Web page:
Mr. Pickwick Coat Hook

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Object No. 73 of 100

[The auction for this Significant Object, with story by Christopher Sorrentino, has ended. Original price: $1. Final price: $38.]

My parka (Coat, Cold Weather, Men’s, Field, OG-107) hangs from a hook whose shape is in the likeness of Pickwick, of Dickens’ classic and eponymous book. The hook is mounted on the back of my door. Above the olive-drab parka, I can see Pickwick gesturing expansively. This is kind of a funny coincidence because just earlier today I was standing outside the home of Stanfield Mooney, in my accustomed spot, hoping to get a chance to talk to him about my ideas and see if he might be able to put me in touch with his agent, a simple but apparently impossible request, when I noticed that a box of books had been placed on the sidewalk just before the wrought-iron fence there. In the box was a copy of The Pickwick Papers. Yehudi, I said to myself, now there is a sign if you’ve ever received a sign. I opened the book. Sure enough: Ex Libris Stanfield Mooney. No interlinear comments or significant underlining, though.

I took Stanfield Mooney’s personal reading copy of this timeless classic back to my room and made a Survivor Sandwich. This is slices of apple between which you put cheese, or meat, or what have you. It provides stamina, fiber, and internal purity. While eating I gazed at the photos of Stanfield Mooney that I’d pinned to the cracked plaster of the walls enclosing my small and shabby one-room crash. Mooney with Mailer. Mooney with Vonnegut. Mooney accepting the National Book Award. Mooney disappearing into a limousine during his intense but brief affair with the beautiful Lauren Holly (what role did he play in bringing about the end of her bright career?). A somewhat Pickwickian figure himself, come to think of it. It’s very interesting that Mooney is here, there, and everywhere but never seems to have a moment to talk to me about The Underwater Mosaic, a novel idea which I’ve been told by Bernard Gerthner himself, the Bernard Gerthner, would probably make a very appealing motion picture idea. It’s all about ideas, and I have them. I am simply without the necessary connections to say, Let’s make this happen!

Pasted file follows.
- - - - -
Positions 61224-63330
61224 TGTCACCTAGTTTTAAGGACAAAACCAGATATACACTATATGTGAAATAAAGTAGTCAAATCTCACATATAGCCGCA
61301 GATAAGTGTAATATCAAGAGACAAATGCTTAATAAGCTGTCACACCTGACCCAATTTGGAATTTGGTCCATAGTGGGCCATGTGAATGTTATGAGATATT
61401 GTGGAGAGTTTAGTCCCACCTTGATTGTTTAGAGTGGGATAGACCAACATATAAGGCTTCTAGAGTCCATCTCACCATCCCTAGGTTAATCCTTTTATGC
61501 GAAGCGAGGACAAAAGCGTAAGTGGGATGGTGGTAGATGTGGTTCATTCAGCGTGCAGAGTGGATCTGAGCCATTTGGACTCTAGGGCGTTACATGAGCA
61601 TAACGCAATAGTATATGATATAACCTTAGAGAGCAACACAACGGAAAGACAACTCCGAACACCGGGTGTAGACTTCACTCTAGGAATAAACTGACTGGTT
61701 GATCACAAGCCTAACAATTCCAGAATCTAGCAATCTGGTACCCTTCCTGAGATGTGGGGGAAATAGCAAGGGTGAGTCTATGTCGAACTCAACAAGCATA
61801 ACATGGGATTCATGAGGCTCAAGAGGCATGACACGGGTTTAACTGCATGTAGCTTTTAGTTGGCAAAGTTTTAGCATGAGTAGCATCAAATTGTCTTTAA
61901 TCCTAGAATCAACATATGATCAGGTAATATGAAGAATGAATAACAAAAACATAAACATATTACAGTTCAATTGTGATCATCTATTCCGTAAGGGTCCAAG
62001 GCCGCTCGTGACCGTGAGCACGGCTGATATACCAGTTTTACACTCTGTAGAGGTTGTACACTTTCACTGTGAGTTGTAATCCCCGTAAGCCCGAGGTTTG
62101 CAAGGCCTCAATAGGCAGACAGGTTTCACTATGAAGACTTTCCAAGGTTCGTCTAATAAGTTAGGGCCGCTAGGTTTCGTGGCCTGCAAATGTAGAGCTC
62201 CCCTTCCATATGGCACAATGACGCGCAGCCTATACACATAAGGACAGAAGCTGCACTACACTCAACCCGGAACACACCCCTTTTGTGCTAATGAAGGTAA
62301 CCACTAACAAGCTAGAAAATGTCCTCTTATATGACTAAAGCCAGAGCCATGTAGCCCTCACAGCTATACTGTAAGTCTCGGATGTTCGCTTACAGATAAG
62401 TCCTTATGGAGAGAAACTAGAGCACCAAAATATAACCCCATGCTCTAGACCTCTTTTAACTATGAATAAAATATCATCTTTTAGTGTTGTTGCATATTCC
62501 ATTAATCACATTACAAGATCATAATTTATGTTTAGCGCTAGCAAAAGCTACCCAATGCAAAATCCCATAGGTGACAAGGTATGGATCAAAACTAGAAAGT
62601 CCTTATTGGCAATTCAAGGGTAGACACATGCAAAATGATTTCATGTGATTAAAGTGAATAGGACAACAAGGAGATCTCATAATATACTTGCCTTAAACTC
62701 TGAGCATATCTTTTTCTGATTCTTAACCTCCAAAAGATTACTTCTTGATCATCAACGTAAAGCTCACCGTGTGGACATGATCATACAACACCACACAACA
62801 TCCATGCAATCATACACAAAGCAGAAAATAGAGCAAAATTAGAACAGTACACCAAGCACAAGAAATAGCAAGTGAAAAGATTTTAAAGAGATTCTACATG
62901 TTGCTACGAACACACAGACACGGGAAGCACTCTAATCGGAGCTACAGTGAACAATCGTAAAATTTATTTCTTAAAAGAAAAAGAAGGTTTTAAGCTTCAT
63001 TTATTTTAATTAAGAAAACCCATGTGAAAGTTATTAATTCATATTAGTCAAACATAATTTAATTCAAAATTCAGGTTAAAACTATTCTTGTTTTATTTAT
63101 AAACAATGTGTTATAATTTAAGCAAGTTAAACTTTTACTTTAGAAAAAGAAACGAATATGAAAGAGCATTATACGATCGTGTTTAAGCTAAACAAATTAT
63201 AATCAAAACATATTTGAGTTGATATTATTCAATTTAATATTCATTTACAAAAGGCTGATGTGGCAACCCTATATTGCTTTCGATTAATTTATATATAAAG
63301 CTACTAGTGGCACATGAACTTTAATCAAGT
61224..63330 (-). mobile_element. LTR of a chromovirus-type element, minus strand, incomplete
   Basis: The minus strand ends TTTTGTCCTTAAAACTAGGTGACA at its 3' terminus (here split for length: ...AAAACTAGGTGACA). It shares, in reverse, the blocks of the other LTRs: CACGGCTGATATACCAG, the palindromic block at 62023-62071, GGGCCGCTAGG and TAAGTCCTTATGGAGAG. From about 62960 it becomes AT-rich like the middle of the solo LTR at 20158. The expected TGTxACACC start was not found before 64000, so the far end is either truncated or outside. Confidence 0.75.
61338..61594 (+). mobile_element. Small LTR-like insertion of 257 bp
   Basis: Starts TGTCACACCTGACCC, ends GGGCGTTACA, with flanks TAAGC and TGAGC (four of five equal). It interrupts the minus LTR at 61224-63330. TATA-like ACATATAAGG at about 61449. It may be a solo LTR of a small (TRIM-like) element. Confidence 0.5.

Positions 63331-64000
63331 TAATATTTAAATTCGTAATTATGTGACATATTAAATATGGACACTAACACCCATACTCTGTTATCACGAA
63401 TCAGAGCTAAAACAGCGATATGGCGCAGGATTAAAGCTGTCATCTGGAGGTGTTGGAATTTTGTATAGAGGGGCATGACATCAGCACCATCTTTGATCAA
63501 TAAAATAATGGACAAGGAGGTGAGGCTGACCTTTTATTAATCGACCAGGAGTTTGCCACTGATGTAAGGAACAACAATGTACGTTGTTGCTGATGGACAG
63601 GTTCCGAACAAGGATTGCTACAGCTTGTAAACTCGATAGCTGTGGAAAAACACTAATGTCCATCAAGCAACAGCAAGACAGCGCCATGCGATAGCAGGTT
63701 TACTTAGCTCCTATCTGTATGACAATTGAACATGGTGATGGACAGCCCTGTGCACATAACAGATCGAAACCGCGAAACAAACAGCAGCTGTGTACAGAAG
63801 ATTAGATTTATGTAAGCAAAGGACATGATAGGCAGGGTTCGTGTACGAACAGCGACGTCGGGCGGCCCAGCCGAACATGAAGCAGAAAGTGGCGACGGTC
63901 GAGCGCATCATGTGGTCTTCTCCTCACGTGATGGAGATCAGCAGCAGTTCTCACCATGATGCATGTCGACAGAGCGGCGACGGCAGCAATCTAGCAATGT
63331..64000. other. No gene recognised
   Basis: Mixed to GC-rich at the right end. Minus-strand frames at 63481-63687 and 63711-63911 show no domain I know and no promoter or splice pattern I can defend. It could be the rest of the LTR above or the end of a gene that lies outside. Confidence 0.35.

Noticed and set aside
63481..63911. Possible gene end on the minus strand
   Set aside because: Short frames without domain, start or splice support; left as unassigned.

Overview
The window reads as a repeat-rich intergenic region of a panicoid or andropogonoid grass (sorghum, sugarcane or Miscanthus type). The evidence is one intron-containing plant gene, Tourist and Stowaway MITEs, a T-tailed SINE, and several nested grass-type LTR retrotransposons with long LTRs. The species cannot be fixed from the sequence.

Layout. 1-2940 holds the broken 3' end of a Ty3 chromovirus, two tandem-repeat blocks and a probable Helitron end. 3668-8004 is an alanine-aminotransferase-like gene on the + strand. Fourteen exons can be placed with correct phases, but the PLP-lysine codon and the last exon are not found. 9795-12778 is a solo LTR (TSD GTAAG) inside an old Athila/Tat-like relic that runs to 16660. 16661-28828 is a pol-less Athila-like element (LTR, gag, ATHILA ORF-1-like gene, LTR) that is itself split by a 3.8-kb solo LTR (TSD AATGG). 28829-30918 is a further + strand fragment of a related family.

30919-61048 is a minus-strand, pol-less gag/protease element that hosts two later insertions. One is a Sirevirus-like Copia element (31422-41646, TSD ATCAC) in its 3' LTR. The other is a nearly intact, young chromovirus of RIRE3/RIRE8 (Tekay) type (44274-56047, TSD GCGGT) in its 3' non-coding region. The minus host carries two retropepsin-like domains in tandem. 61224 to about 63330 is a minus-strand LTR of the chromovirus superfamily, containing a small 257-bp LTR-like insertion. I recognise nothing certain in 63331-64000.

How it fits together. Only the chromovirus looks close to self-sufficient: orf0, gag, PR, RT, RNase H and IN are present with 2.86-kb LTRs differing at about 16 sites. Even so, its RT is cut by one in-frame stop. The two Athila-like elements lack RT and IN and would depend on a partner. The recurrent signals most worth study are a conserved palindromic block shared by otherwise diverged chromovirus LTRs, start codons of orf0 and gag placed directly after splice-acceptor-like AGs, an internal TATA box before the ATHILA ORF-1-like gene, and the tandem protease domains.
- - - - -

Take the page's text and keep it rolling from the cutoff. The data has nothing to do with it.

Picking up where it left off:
When I finished my sandwich, after the prescribed two Nutter Butters, I searched in Stanfield Mooney’s personal reading copy for clues. I don’t like to read much, so I didn’t find anything. Gun magazines, sure. Magazines with full-color photos of women blowing up balloons in their underwear, definitely. Books, though, are a problem, especially since the Bernard Gerthner himself assured me that it was all about ideas, which I have galore of. Then I stared at the brass effigy of Pickwick, leering and gesturing above the slump of my empty parka, bringing myself into a mild trance state. Do you like paperback word-search puzzle books? Playing 33 rpm records at 45 rpm? Me too. Messages abound. “Kill.” “Lock and load.” “Let’s do lunch.” “Does not meet our needs at the present time.”

I like to think that one day someone will be waiting, rain or shine, outside my own stately home, where among the elegant furnishings and appurtenances I will have scattered some of the “lesser things” from my “salad days,” such as the Mr. Pickwick coat hook. That?, I’ll chuckle. Oh, there’s a real story behind it. Then I’ll smile and gently shake my snifter. Perhaps there’ll be a Mrs. Pickwick hook for Lauren, when she starts answering my letters already. They’ll find a box of books and thrill to see Ex Libris Yehudi Mirandez when they check out the endpapers. I’ll slap my name right over Mooney’s.


Christopher Sorrentino is the author of Trance and other books.

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